br Epidemiology of IFL A study using

Epidemiology of IFL
A study using a representative population sample based on a census of Sao Paolo, Brazil evaluated the distribution of IFL in asymptomatic versus symptomatic subjects [34]. The goal was to define how much IFL exists in the general population and to determine a threshold beyond which IFL is considered pathologic.
The study took advantage of an existing epidemiologic cohort of 1,101 individuals who had undergone PSG to identify normal asymptomatic subjects. Subjects with moderate-to-severe OSA were excluded from the analysis, as IFL is unnecessary to support the diagnosis in these cases and tends to be absent in cases where monensin predominates. The scoring of IFL was performed manually by visual inspection. Periods of IFL were defined as at least four consecutive breaths showing inspiratory flattening of the airflow curve that did not meet criteria for hypopnea. Three scorers evaluated 20 studies and the inter-scorer agreement rate for percent rate of IFL was 0.950 (p<0.001). The normal group (n=163) was defined by the following criteria: (1) no known diagnosis of a sleep disorder or sleep complaints, (2) no OSA according to International Classification of Sleep Disorders (ICSD-2) criteria, and (3) no significant primary lung disease.
IFL-related EEG changes during sleep
In prior studies, it has been demonstrated that UARS patients have an important disruption of sleep EEG with a continuous increase in fast range EEG frequencies, and that the sleep EEG is as disturbed with continuous IFL as it is with repetitive hypopneas [35,36]. Black et al. showed that patients with SDB, predominantly IFL, did not re-open their airway only with presence of an alpha EEG burst; but often upper airway re-opening occurred in association with a burst of delta [37]. An alpha rhythm often followed the delta burst, but was commonly very short and did not respond to the definition of the EEG arousals from the AASM.
A large amount of work has been performed indicating that disturbance of sleep based on the sleep-EEG analysis did not respond to the definition of the EEG arousal [38]. Definitions of disturbance of sleep EEG based on specific patterns seen during non-rapid eye movement (NREM) sleep were tested and published under the label of “cyclic alternating pattern” or CAP. The CAP is a periodic EEG activity of NREM sleep characterized by sequences of transient electro-cortical events that are distinct from background EEG activity and recur at up to 1-min intervals as seen in Fig. 6[39]. CAP activity may signify sleep stage instability, sleep disturbance, or both.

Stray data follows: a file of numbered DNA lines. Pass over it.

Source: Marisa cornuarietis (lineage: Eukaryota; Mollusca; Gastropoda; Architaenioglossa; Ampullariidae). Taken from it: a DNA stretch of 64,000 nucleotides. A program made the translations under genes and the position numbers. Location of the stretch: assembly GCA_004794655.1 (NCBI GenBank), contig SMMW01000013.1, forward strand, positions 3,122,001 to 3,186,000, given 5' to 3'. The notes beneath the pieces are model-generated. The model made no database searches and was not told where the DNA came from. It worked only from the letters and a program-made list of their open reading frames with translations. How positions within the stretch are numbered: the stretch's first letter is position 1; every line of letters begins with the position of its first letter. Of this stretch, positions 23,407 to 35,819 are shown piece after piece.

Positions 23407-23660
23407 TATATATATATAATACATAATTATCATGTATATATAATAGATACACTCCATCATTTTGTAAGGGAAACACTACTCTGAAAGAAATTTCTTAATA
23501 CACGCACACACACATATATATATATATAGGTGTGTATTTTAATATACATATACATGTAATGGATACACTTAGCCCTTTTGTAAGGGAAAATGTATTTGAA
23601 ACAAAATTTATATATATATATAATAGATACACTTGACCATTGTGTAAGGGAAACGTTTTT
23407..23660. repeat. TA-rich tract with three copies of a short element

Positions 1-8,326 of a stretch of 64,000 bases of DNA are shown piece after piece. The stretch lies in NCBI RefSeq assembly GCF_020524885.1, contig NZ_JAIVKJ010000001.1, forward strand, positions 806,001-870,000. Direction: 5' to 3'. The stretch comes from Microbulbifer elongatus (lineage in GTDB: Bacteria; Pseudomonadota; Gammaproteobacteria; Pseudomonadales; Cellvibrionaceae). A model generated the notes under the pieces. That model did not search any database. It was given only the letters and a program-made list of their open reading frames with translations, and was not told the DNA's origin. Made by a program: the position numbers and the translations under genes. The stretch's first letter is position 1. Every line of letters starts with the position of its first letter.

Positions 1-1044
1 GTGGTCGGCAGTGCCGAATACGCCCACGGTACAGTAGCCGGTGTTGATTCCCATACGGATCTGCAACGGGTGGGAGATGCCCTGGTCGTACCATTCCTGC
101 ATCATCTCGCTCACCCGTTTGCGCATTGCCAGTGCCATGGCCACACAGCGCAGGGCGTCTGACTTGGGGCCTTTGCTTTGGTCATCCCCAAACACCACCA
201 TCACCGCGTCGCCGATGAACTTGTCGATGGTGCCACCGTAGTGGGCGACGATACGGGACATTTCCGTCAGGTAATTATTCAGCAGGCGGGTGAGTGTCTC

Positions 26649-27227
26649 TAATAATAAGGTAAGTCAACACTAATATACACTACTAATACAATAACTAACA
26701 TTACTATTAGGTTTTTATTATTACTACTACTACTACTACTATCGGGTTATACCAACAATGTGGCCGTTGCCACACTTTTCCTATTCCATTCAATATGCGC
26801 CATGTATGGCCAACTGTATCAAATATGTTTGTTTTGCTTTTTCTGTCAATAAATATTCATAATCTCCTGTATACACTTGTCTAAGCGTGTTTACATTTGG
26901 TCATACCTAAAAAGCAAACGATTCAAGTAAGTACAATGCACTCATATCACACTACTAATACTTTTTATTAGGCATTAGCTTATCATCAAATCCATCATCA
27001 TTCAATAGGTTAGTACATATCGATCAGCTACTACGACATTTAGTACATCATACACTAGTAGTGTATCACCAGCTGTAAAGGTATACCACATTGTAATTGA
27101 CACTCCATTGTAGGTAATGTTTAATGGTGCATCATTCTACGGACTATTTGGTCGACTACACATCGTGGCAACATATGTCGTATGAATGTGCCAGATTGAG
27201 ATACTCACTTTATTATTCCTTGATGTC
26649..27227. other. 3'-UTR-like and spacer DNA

A prospective, single-blinded study compared the CAP rate of subjects with UARS and controls [40]. Results of CAP analysis demonstrated a significant reduction in NREM sleep, an elevated CAP rate, and an increase in EEG arousals based on CAP rate analysis. There was a significant positive correlation between CAP rate and Epworth sleepiness scale (ESS) score.
Another study sought to define the relationship between chronic fatigue, unrefreshing sleep, and abnormal SWS involving symptomatic and asymptomatic (control) subjects by evaluating breathing using nasal cannula and Pes [36]. After performing conventional PSG scoring, Fast Fourier Transformation (FFT) was applied for investigation of the sleep EEG frequency bands. Symptomatic subjects presented an abnormal amount of IFL detected by nasal cannula monitoring and abnormal Pes recording providing evidence of increased inspiratory efforts. There was nocturnal sleep disturbances with reduction of SWS and sleep efficiency, increase in CAP rate, and FFT analysis showed an abnormal increase of the delta-1 (0.5–2Hz) band with decrease in all other EEG bands compared to controls.
Guilleminault et al. also conducted a study involving OSA split into a hypopnea and apnea-hypopnea subgroup, UARS patients and an asymptomatic normal breathing control group matched for age and body-mass-index. The study compared the nocturnal sleep EEG after treatment using FFT to dissociate the different EEG band activity using a 4min over-lapping time-window [40]. All SDB groups had a significantly different sleep EEG than controls, but the UARS patients were also significantly different than both OSA patients groups: There was a significant increase in both delta and alpha bandwidth powers in UARS compared to OSA, and a much higher alpha power with less delta power than controls. The conclusion of the authors was that the UARS patient demonstrated less sleep disturbance when considering the bands other than alpha, but had a much more “alert type” of EEG during the total sleep time with much higher alpha relative power leading to a maintenance of air exchange at the cost of continuous near-awakening.